The shipyard of Dorus, ‘formerly son of Dorus,’ as most proud Greek families still called their children in Magna Graecia, was a small but busy place. Found in the west corner of the harbour of Surrentum, wedged in between the mole and the quay it sported two well cut slips and a ship-shed. The operation was capable of constructing rafts, barges and fishing boats. If they had the room and more sheds they could have chased authorisation to build warships, but as yet they did not have the capacity. Dorus had done well with the business, and was already adding to the yard by putting up a larger shed that would accommodate a luxurious pleasure barge.
He had been an apprentice shipwright in his father’s yard before he had gone to sea and after his dismissal from the navy it did not take long for him to pick up where he left off. However it meant that he was more the owner and manager of the business than the actual boat builder, a role ably filled by the master shipwright, Marcus Aullus Pausanias and the mast-maker Galba.
The music of the yard was the scrape of tools on wood, the rasp of saws and the thump of hammers, all of which could be heard at once, or depending on the evolution of whatever was in the sheds, one at a time from one or the other slipways, which sometimes sported a wooden or canvass roof to protect the timber from the elements.
The three men stood beside the warehouse, staring at a large consignment of planks, only just unloaded. It had been approved already, and now it had to be sorted. The uninspiring and unscientific looking pile of wood was the first load of timber that would be used to craft a simple fishing smack. In one month it would be a boat, with little memory of the pile of raw material it was today.
Marcus consulted a tablet of carefully laid out numbers and approached the goods. Carefully finding the marked timbers and comparing them to the numerals, each man did similar, and when one was identified they had it taken out and placed alongside it’s corresponding partners.
Wishing to avoid more words with the poet quaestor, Dorus had arrived early, he had been doing that allot recently, but Marcus and Galba tactfully chose not to ask if everything was alright.
The stack of timber had been reduced by half when a well spoken voice hailed Dorus from an unexpected quarter.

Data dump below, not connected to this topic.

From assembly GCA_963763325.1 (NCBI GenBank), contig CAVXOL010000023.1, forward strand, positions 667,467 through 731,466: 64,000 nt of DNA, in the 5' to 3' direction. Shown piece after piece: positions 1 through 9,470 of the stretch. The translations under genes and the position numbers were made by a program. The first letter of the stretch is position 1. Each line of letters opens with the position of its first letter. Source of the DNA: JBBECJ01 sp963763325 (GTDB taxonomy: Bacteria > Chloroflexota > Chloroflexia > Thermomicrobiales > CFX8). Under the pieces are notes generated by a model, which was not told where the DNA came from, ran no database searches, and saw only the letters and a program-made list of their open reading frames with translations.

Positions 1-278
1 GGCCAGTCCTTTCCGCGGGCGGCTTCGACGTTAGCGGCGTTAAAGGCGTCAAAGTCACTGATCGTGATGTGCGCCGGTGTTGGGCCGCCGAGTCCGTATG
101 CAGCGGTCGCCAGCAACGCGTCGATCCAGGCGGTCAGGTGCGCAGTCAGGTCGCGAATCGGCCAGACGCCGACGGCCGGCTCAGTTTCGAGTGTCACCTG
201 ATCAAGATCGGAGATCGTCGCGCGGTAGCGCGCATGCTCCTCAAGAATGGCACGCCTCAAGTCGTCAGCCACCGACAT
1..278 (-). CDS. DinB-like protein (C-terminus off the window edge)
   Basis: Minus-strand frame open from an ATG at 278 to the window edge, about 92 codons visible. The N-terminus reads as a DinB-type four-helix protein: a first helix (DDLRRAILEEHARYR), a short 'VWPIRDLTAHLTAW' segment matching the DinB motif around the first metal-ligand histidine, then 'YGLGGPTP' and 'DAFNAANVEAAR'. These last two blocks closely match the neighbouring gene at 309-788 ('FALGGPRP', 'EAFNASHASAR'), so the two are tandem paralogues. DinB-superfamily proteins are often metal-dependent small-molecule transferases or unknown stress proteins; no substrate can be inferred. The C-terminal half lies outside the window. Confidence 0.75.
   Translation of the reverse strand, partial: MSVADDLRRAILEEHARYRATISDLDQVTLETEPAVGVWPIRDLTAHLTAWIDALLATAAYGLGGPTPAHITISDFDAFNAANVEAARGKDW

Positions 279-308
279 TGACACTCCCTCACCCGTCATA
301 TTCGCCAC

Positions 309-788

‘Lucius Iulus.’ The voice called.
Dorus turned and gave a stiff grin to Fabius Paulinus. The well dressed quaestor looked entirely out of place in the rough confines of the shipyard. Dorus told Marcus to continue and walked over, guiding the insider towards the slipways.
‘Paulinus, what brings you here? You’ll be wanting to be on your way if you intend on returning to Neapolis’
‘I wanted to see you.’ The statement had the effect of deflecting Dorus’ hint entirely, and left him no option but to say, ‘What about?’
‘We don’t know each other, Dorus,’ Paulinus said, ‘and since we are also grown men, it is as well to talk in simple terms.’
‘Do you know that you talk in statements?’ Dorus said, oppositely, without quite meaning to speak his mind.
‘An excellent start,’ Paulinus nodded, ‘I do that quite often, it helps lay the foundations of what I am going to say.’
Dorus nodded back, ‘Which is?’
‘The simple fact that the republic needs you.’
Down at the slipway, Dorus’ labourers we’re working on repairs to a boat that had been holed after colliding with a merchant ship. Hauled out of the water at high tide and supported in the cut by a strong scaffolding of planks, the gash was fast disappearing, and the craft would soon be seaworthy again. Dorus watched the work progressing for a while, contemplating the idea that Rome needed him, the words were hypocritical and made him boil.
‘Some years ago now, the republic made it quite clear that it did not need me.’
Dorus’ answer was short and faintly venomous, the bitterness was impossible to disguise.
‘Would you tell me what happened?’
‘I’m sure, since you already know a great deal about me, you know precisely what happened.’
Paulinus remained expressionless, ‘That is correct but I would prefer to hear your side of it.’
‘If I am to offer you a deck to raise your tent over, I must know wether the story is true.’
Dorus found Paulinus’ sudden turns; one minute evasive, the next blunt, difficult to guard against.
‘I’ll save you the trouble, quaestor, give your ship to another man. Wether or not you prefer my story to theirs makes no difference, command is out of the question for a coward.’
‘You are wrong there, Dorus.’ Paulinus retorted ‘honour is a valuable thing to possess, it helps a man to stare eternity in the face and advance towards it. Few things imaginable could be worse than losing it, or having it taken from you?’